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Supplier diversity program takes small steps forward

Mark Parker



Mayor Ken Welch (center) speaks with attendees at the March 4 Grand Prix Fast Track minority and small business owner event. Photo: City of St. Petersburg.

St. Petersburg’s leadership continues working to increase opportunities for minority and women-owned businesses in the city by maximizing a long-awaited program’s impact.

During Thursday’s Committee of the Whole meeting, council members heard a fourth update on a key recommendation from the city’s disparity study. Latisha Binder, the first manager of the recently created the Office of Supplier Diversity (OSD), also shared the progress her department has made over the last few months.

The goal is to establish a draft ordinance’s framework for the Women and Minority Business Enterprise Program (WMBE) that helps the owners who need it the most – while avoiding potential legal pitfalls. Although the office is open and working to increase outreach, the initiative cannot officially launch until the city council approves the regulatory framework.

“We do feel a sense of urgency to get this wrapped up and completed,” said Tom Greene, assistant city administrator.

Councilmember Deborah Figgs-Sanders wants program officials to “step outside the box” to maximize its impact. She also believes the OSD’s name is unnecessarily vague and does not capture its intent.

She reiterated Greene’s statement that city officials made a significant investment into the city’s Disparity study and its subsequent recommendations. However, the time it has taken to implement is not a concern.

“Because hearing the concerns and the hurdles of some of the smaller businesses over the years, whenever we launch this, it has to be right,” Figgs-Sanders said. “Our first step can’t be a misstep.”

A graphic highlighting the program’s success metrics. Screengrab.

Binder highlighted over a dozen upcoming community outreach events. Bid opportunity and OSD email lists are part of that initiative.

However, Figgs-Sanders noted that many people would not attend the functions. Achieving inclusivity necessitates contacting people hesitant to join city programs, and she said officials must “get to those corners of the city.”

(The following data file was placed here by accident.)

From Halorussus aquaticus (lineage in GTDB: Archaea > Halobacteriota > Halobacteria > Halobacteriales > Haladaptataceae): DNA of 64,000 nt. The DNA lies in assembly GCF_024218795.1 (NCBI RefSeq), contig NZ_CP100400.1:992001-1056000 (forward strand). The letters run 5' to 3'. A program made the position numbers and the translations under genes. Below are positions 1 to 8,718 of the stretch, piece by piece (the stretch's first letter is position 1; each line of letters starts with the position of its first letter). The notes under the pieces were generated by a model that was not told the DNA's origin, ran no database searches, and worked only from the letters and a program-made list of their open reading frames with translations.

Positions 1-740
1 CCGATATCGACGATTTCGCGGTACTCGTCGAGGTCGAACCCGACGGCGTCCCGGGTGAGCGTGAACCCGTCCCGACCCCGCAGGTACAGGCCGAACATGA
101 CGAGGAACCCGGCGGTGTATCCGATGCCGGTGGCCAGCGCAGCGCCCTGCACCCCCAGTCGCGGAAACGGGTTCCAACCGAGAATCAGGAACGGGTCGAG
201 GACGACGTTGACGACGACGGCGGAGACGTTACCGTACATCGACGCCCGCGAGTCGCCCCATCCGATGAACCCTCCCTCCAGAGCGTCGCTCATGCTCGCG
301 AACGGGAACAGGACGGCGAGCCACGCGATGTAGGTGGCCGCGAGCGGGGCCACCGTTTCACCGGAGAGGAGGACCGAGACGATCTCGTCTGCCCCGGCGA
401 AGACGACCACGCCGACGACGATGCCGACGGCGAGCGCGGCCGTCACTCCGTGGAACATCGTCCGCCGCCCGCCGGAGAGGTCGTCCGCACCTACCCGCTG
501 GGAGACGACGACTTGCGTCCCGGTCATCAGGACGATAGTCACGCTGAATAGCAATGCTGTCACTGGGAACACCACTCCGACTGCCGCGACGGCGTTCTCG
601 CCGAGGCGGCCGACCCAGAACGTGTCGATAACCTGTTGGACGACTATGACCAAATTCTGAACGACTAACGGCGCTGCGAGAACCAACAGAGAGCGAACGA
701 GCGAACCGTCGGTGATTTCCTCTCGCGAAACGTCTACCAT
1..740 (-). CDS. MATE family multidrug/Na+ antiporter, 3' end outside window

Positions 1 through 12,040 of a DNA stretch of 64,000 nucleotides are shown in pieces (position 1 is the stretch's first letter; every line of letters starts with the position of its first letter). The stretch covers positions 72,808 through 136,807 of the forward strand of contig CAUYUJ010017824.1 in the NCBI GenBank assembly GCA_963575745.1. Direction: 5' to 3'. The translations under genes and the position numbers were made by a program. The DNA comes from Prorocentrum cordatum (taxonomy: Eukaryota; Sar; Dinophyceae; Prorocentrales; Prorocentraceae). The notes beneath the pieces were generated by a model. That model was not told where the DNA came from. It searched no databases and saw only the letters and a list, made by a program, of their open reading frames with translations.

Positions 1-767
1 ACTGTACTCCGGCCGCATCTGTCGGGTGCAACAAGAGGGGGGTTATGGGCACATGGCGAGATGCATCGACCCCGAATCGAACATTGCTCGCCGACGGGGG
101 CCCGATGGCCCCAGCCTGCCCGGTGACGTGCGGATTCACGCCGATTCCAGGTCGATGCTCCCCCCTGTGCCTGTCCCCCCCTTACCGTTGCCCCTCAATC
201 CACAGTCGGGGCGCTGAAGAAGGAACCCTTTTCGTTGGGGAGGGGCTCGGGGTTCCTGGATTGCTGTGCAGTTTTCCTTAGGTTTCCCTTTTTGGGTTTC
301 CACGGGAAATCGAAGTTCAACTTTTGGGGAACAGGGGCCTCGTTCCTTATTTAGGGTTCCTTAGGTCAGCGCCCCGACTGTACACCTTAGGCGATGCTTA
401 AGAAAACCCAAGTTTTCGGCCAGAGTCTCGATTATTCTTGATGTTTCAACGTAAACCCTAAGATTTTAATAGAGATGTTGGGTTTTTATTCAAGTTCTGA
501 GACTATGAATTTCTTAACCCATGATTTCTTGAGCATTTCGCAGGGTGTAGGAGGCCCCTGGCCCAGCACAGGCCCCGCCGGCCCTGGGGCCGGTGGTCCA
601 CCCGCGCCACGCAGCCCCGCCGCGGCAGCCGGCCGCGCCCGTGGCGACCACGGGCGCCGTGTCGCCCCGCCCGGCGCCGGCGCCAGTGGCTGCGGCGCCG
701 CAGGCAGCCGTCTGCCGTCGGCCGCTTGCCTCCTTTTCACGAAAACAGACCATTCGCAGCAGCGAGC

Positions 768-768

“This is St. Pete – we don’t do everything like everyone else does,” Figgs-Sanders said. “I want us to come out with a program that there’s no denying that we put every effort into making sure we reach the community that we’re here trying to reach.”

There has been recent progress. Binder relayed that the OSD meets with St. Pete Greenhouse’s leadership biweekly to discuss outreach plans, which include quarterly certification pop-up shops in various parts of the city.

Her office has increased efforts to include LGBTQ partners and conducts Small Business Enterprise collaboration meetings with local business and supplier diversity partners. The OSD also invited 92 small and minority business owners to its March 4 Grand Prix Fast Track event.

The Office of Supplier Diversity invited 92 small and minority business owners to the Fast Track event. Photo: City of St. Petersburg.

Figgs-Sanders noted the effectiveness of those outreach efforts remains unclear. Similarly, Councilmember Richie Floyd wants to see more community impact data moving forward.

He said the WMBE’s success measurements encapsulate what city officials hope to accomplish, but Floyd would also like to discern how the program affects the broader community. Greene expects some small business owners to receive after participating in city programs.

“It will be a challenge to quantify that,” he added. “But there will those impacts, and we’ll put our heads together about how we can better present that.”

Councilmember Ed Montanari remains concerned about potential legal challenges. National consultant Collette Holt told council members in December that “the federal courts are extraordinarily hostile to race and gender-based public contracting programs.”

However, city attorney Jeanine Smith Williams explained that an ordinance based on a thorough disparity study’s statistics supports the argument that a failure to act would make local officials complicit in market discrimination.

“The standard is that it (the program) has to be narrowly tailored,” Williams said. “For example, having a participation percentage based on availability rather than a quota.”

There is still time to discuss program parameters and challenges, as Greene said he would meet with council members individually over the next month. Those discussions could necessitate another Committee of the Whole meeting, but he hopes to bring a draft ordinance to a first public hearing in May or June.

For more information on the Office of Supplier Diversity, visit the website here.




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    March 31, 2023at3:35 pm

    Hooray systemic racism and sexism?

  2. Avatar

    Shirley Hayes

    April 5, 2023at3:28 pm

    I am trying to fully understand the goals here. It is possible that folk that may qualify actually do not clearly know what is being offered here.

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